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The Next Debate

Nick Bostrom: ‘I don’t think the artificial-intelligence train will slow down’ Add to ...

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This piece is the continuation of a series in which Rudyard Griffiths, chair of the Munk Debates, Canada’s leading forum for public debate, examines issues and trends on the horizon with top international thinkers and policy-makers.

Why do you think the development of super-intelligent machines could be an existential threat to humanity?

If you take a step back and think about the human condition, we can see that intelligence has played a shaping role. It’s because of our slightly greater general intelligence that we humans now occupy our dominant position on planet Earth. And even though, say, our ape ancestors were physically stronger than us, the fate of the gorillas now rests in our hands because with our technology, developed through our intelligence, we have unprecedented powers. For basically the same reason, if we develop machines that radically exceed human intelligence, they too could be extremely powerful and able to shape the future according to their preferences. So the transition to the machine-intelligence era looks like a momentous event and one I think associated with significant existential risk.

How do we get from today’s computers, with phenomenal brute computing power, to what you’re talking about – a super intelligence that dwarfs our individual or even combined intellects?

When people were working on artificial intelligence back in the 1960s and 1970s, basically it was programmers putting commands in a box. You would hard-code a lot into the computer and the resulting knowledge system was brittle; it didn’t scale. AI research today is focused much more on machine learning. AI developers are trying to craft algorithms that enable the machine to learn from raw perceptual data and to infer from this data conceptual representations. Say, distinguishing facial features in ways similar to how human infants learn. The program starts out not really knowing anything and, just from taking data in from its eyeballs and ears, it eventually builds up a rich representation of the world around it. The overarching idea driving artificial-intelligence researchers is how to capture the same powerful learning and planning algorithms that produce general intelligence in the human.

The point is, however long it takes to get from where research is now to a sort of human-level general intelligence, the step from human-level general intelligence to super intelligence will be rapid. I don’t think that the artificial-intelligence train will slow down or stop at the human-ability station. Rather, it’s likely to swoosh right by it. If I am correct, it means that we might go, in a relatively brief period of time, from something slightly subhuman to something radically super intelligent. And whether that will happen in a few decades or many decades from now, we should prepare for this transition to be quite rapid, if and when it does occur. I think that kind of rapid-transition scenario does involve some very particular types of existential risk.

Why is this super intelligence more likely to be a threat to humanity? Why couldn’t it just as likely help us solve some of our greatest problems?

I certainly hope that it will help us solve our problems, and I think that that might be a likely outcome, particularly if we put in the hard work now to solve how to “control” artificial intelligences. But, say one day we create a super intelligence and we ask it to make as many paper clips as possible. Maybe we built it to run our paper-clip factory.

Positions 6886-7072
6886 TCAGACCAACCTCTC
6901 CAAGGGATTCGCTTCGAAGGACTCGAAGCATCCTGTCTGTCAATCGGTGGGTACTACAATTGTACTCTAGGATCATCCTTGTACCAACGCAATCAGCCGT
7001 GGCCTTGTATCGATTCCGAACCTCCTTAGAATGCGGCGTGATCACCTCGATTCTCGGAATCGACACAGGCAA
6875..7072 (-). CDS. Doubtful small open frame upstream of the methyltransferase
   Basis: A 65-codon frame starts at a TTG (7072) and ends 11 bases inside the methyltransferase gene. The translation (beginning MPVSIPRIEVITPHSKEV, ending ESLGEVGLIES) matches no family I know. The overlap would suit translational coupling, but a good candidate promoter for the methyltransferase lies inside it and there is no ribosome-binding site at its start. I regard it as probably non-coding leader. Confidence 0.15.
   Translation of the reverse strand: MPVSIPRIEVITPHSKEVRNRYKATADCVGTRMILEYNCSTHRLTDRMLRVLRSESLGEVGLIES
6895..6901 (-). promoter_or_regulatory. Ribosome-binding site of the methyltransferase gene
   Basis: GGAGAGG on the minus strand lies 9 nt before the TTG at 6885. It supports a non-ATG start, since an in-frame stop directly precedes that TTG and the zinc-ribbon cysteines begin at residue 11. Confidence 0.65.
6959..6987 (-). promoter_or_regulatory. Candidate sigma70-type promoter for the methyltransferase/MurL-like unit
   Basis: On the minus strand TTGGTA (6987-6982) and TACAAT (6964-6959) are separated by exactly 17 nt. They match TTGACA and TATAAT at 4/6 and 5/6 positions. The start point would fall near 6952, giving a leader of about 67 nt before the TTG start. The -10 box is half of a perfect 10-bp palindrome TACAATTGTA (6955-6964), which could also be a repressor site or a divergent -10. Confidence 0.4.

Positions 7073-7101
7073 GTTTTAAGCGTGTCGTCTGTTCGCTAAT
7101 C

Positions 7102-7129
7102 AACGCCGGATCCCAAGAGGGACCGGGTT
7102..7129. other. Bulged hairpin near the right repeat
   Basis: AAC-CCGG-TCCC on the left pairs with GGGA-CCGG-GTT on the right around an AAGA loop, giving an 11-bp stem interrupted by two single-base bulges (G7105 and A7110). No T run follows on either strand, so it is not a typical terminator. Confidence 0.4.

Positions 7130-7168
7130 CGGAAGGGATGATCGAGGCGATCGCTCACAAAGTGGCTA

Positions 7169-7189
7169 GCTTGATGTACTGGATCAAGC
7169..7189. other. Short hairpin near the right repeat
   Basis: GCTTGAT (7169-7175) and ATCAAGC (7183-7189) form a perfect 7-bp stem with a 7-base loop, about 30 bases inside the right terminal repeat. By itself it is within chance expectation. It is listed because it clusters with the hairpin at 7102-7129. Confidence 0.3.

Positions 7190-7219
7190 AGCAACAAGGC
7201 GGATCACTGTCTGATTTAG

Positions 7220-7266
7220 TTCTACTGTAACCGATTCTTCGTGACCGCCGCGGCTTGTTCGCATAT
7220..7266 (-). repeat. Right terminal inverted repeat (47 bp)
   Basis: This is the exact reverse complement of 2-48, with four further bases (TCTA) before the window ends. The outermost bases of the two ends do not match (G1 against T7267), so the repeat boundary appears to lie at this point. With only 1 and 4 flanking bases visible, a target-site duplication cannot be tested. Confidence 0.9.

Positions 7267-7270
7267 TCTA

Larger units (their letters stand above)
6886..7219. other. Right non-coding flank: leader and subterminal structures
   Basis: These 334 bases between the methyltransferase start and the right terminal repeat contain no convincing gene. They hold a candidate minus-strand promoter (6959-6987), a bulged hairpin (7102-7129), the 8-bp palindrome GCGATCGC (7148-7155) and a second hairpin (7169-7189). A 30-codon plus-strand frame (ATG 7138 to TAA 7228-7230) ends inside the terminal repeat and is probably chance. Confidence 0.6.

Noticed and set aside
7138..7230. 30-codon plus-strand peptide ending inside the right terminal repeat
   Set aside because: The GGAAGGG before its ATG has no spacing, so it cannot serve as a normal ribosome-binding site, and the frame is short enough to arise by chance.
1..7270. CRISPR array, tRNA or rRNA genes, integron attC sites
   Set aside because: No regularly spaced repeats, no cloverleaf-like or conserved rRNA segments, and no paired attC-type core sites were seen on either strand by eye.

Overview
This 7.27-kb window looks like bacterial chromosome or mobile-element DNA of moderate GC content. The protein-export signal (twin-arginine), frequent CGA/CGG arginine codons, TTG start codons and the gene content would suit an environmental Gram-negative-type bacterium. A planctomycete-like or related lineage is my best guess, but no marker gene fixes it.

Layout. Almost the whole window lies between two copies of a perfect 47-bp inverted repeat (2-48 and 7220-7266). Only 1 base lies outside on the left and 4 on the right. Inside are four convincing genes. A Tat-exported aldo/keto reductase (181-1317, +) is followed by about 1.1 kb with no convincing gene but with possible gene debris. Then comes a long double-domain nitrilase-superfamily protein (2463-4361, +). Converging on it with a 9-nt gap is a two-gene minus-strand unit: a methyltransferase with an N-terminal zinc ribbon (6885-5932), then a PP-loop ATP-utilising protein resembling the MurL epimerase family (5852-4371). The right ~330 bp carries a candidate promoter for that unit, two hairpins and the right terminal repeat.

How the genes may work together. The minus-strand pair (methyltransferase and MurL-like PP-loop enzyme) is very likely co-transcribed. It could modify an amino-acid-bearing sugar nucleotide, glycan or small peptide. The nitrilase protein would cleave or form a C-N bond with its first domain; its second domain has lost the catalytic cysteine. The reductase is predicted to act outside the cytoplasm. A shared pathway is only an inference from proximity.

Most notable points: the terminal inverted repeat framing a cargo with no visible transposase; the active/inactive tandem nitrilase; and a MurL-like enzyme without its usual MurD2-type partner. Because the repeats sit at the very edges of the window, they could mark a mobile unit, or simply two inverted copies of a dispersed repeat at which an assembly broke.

If we were to think through what it would actually mean to configure the universe in a way that maximizes the number of paper clips that exist, you realize that such an AI would have incentives, instrumental reasons, to harm humans. Maybe it would want to get rid of humans, so we don’t switch it off, because then there would be fewer paper clips. Human bodies consist of a lot of atoms and they can be used to build more paper clips.

If you plug into a super-intelligent machine with almost any goal you can imagine, most would be inconsistent with the survival and flourishing of the human civilization.

Can we manage this risk the same way we did with nuclear weapons? In short, put in place international controls?

I think it is a misleading analogy. The obvious difference is that nuclear weapons require rare and difficult-to-obtain raw materials. You need highly enriched uranium or plutonium.

Artificial intelligence fundamentally is software. Once computers are powerful enough and once somebody figures out how to write the relevant code, anybody and his brother could create an AI in the garage.

A more fundamental difference is that a nuclear bomb is very dangerous, but it’s inert. The nuclear bomb doesn’t sit there and try to figure out some way in which it could explode itself or defeat our safeguards. With an AI there is the potential in a worst-case scenario to face off against an adversarial intelligence that is smarter than you, that would be trying to anticipate your countermeasures and get around them. And if that AI really is super intelligent, the conservative assumption would be that it would eventually succeed in outwitting us.

This is why we have to ensure that the AI’s motivation systems are engineered in such a way that they share our values. In many ways, it’s a one-of-a-kind challenge for humanity to develop intelligences that will exceed us in the sense that human intelligence is redundant, and yet do it in such a way that human values get carried forward and shape this machine-intelligence future.

This interview has been edited and condensed.

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